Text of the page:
If you want to win over your political adversaries, first make sure you look like a giant baby. According to a slightly bizarre new psychological study, we're way more open to opposing ideas if they come from a baby-faced person.

Dr. Ifat Maoz, a communications professor at Hebrew University of Jerusalem, designed an experiment where he presented Jewish-Israeli subjects with fictional news items detailing a Palestinian peace proposal. The news item featured an attached photograph of a fake politician, and this image was then digitally manipulated to make the person look older or younger. This was accomplished by make the eyes and mouth 15% bigger or smaller, with the former resulting in a more baby-faced look.


The respondents were asked to give their opinions on the peace offers - which were the exact same thing in all cases - and the trustworthiness of the politician - who apart from those digital alterations, was always the exact same person. The participants consistently gave more favorable responses to the proposal from the baby-faced politician, and they consistently rated him more trustworthy than those who saw the more mature version of the same man. Professor Maoz throws around some ideas to explain this:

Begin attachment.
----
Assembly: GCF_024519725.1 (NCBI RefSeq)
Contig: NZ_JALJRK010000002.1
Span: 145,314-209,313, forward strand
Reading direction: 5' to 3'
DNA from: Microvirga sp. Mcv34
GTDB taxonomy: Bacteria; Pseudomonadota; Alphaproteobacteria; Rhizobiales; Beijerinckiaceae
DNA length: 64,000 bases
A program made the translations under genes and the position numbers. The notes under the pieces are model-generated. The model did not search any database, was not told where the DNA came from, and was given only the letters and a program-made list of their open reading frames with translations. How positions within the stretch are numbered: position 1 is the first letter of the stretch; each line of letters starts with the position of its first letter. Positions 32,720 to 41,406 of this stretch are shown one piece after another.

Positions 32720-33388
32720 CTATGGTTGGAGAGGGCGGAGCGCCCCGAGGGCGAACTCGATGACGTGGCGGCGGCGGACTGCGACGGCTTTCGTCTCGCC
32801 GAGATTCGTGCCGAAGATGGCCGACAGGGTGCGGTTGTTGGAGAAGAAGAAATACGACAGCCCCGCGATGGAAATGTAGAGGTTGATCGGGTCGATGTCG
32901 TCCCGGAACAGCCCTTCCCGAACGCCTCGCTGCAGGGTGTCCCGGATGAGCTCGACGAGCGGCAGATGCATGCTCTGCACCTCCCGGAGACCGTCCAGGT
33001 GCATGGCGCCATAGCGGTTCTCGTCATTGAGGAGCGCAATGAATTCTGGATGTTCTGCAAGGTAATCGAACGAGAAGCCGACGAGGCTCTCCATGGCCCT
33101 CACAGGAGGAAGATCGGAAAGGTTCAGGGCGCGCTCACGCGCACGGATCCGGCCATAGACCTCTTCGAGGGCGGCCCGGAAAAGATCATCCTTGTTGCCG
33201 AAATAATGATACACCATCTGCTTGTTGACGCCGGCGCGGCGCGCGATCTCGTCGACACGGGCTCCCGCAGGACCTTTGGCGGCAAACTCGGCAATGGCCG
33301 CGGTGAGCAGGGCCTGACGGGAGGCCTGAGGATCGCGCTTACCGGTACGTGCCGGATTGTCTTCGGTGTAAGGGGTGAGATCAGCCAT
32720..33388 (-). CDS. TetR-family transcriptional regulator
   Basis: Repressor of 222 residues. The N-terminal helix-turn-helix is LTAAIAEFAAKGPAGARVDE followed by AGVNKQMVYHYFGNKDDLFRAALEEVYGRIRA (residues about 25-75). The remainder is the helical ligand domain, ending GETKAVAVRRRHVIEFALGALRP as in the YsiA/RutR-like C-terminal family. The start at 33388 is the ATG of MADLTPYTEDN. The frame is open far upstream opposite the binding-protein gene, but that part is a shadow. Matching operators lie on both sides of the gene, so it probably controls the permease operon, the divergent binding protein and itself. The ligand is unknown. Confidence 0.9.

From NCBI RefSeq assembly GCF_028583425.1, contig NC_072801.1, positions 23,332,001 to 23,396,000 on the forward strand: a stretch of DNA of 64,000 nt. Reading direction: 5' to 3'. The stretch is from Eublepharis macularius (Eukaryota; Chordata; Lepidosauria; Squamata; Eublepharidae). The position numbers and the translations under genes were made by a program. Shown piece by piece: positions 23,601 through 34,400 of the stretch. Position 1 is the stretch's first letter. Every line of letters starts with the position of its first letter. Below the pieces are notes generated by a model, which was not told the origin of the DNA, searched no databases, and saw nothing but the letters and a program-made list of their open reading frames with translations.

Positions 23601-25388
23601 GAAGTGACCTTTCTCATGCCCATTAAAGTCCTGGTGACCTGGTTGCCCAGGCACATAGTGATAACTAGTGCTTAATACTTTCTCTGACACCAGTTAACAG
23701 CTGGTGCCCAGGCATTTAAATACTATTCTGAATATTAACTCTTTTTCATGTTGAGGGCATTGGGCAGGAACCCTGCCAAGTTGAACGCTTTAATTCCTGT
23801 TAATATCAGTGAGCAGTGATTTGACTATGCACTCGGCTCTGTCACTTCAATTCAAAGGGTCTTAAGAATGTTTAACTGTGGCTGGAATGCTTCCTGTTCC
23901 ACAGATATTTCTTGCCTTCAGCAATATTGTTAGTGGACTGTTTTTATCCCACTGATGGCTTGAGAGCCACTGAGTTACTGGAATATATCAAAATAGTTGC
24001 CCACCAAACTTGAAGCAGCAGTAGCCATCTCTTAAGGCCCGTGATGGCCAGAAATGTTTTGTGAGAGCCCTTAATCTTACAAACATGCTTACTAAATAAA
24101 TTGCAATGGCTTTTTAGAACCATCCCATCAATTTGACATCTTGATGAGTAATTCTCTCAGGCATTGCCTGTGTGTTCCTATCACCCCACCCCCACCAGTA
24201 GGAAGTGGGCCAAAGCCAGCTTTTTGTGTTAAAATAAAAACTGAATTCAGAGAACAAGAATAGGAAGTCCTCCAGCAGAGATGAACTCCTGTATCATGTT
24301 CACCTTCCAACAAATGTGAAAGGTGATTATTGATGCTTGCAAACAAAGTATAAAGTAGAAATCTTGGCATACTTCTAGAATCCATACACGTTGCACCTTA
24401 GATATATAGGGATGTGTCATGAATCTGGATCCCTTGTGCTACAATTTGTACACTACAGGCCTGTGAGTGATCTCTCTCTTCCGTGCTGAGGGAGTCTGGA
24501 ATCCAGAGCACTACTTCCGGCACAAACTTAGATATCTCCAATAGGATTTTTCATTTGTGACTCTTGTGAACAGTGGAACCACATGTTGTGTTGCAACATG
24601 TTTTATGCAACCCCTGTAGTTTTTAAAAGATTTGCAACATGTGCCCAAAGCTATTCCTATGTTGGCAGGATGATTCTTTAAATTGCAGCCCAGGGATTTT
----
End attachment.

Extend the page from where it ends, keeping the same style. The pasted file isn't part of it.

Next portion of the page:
"People generally associate a baby face with attributes of honesty, openness and acceptance, and once you trust your adversary, you have a greater willingness to reach a compromise."

Whether this actually holds true in a broader sense is a question for future studies, and this is most likely one of those cases where the basic effect is easily overwhelmed by other factors. Still, it's an intriguing idea, particularly when you consider the routine digital manipulation of images of politicians, both positive and negative. But before you worry too much about being tricked into believing things by baby-faced political opponents, I should point out that these infant-looking politicos do face a rather large stumbling block, at least according to Dr. Maoz:

"Although features of this type can lend politicians an aura of sincerity, openness and receptiveness, at the same time they can communicate a lack of assertiveness. So people tend to prefer baby-faced politicians as long they represent the opposing side, while on their own side they prefer representatives who look like they know how to stand their ground."


So then, the only people who are naturally inclined to support baby-faced politicians...are those who disagree with them. That's one hell of a paradoxical pain in the ass.

Via Hebrew University of Jerusalem. Top image of Baby Face Nelson from O Brother Where Art Thou, because why not?